Dallas, 26, is the son of Mitch Seavey, the 2004 and 2013 Iditarod Champion, and grandson of one of the original race founder's, Dan Seavey of Seward. He wrestled for Skyview High School, and is a high school state champion, a Junior National champion and represented the 2005 Junior. World Team. He and his wife Jen, another Iditarod veteran, moved to Willow in 2009 to train their dogs for the Iditarod. In 2011 he won the Yukon Quest and in 2012 became the youngest Iditarod champion in its history. He and Jen have a 3-year-old daughter named Annie.

Mitch Seavey was born in Minnesota, but moved to Seward in 1963 as a youngster along with his two siblings and parents Dan and Shirley Seavey. He grew up in Seward, graduated from Seward High School, raises sled dogs and helps out with the family business. Mitch and Janine have four sons, three of whom have run the Iditarod, Danny, Dallas and Tyrell. Conway, their youngest, recently won the Junior Iditarod for the second year in a row. Conway, who will turn 18 and could qualify for the Iditarod next year, is setting his racing aside to focus on his career as a singer-songwriter, however.

Mitch, in his early 50s, beat Aliy Zirkle by 23 minutes 39 seconds last year, and became the oldest Iditarod champion in the history of the race. His favorite hobbies are currently his granddaughters.

Dallas' older brother Danny, 31, who lives adjacent to the family homestead in Seward, is also running the 2014 Iditarod, but with a team of puppies. It's a way of training the next generation of young racing dogs, not actually winning a race. Danny manages the family's Ididaride sled dog business in Seward. He and his wife Safia have two daughters, Allikz, 7, and Emma, 1. This is Danny's third Iditarod. He and his lead dog Robin can be seen on episodes of "The Biggest Loser," "Ace of Cakes," "Alaska State Troopers," "Extremely Alaska," "Who's Wedding is it Anyway," "1001 Places to See Before You Die" and the film, "Big Miracle."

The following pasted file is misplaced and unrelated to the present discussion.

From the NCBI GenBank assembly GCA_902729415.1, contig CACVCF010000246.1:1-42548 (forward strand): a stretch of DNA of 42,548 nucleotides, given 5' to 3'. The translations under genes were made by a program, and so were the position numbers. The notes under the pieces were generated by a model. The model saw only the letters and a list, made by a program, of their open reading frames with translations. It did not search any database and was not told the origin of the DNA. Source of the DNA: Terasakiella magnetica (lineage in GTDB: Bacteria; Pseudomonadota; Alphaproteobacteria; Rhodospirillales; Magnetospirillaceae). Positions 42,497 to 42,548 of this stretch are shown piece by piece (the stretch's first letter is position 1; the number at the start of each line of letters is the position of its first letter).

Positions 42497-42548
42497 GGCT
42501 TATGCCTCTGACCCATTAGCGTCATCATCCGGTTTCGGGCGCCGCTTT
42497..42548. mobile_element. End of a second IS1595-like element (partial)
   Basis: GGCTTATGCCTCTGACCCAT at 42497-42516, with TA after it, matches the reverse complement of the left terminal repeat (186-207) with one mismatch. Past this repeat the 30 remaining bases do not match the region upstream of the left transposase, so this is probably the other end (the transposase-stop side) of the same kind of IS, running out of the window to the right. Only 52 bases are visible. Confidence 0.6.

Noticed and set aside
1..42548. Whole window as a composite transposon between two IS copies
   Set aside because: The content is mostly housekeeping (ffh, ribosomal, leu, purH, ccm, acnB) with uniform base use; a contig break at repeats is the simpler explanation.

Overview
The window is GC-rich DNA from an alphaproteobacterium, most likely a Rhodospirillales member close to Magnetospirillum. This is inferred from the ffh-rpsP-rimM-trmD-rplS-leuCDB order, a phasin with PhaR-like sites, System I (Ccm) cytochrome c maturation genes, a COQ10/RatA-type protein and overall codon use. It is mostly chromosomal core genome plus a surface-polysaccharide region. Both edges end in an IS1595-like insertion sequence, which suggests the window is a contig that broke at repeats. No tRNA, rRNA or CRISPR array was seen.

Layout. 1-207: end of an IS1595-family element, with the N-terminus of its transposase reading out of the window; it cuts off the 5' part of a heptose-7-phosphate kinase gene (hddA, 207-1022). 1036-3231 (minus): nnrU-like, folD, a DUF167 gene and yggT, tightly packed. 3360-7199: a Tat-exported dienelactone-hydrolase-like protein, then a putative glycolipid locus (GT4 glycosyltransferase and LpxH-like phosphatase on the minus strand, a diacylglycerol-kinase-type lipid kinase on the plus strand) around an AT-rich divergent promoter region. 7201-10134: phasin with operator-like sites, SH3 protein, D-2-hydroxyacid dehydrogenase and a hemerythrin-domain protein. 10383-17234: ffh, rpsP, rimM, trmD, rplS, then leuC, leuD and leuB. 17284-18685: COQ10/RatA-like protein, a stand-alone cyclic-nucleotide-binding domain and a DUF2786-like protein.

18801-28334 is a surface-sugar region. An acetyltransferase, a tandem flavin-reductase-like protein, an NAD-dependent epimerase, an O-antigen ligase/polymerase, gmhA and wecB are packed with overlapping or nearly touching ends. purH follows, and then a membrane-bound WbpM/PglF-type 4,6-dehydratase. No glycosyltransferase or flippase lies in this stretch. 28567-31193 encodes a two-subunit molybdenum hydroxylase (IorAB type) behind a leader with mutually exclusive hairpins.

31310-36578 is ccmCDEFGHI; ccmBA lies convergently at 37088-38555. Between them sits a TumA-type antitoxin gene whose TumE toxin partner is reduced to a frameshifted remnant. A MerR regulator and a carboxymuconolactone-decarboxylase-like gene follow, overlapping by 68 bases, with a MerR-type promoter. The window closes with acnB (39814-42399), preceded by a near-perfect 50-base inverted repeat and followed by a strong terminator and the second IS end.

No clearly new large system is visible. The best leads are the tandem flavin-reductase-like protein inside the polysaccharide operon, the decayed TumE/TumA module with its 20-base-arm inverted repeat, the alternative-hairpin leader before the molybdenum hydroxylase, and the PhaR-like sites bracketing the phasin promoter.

Dan Seavey, 75, a former Seward schoolteacher, has established himself as a patriarch and a pioneer of the Iditarod. In addition to raising dogs and running the Iditarod, the last time being in 2012, the elder Seavey helped get the Iditarod Trail designated as a National Historic Trail, and works tirelessly to assure that Seward stays on the map as Mile 0 of the historic trail. He founded the Seward Iditarod Trail Blazers, and works to re-establish the portion of trail from Seward to Crow Pass. A book-signing tour with his new book, "The First Great Race; Alaska's 1973 Iditarod," has kept him busy lately.

Travis Beals, another Iditarod racer from Seward, was back on the trail to Nome as of press time. He was part of the mad dash out of Shaktoolik, following an 11-hour layover. Travis ran his rookie race last year. He and his wife, Sarah, run their dogs and their sled dog business, Turning Heads Kennel, on Herman Leirer (Exit Glacier) Road, not far from the Seavey homestead.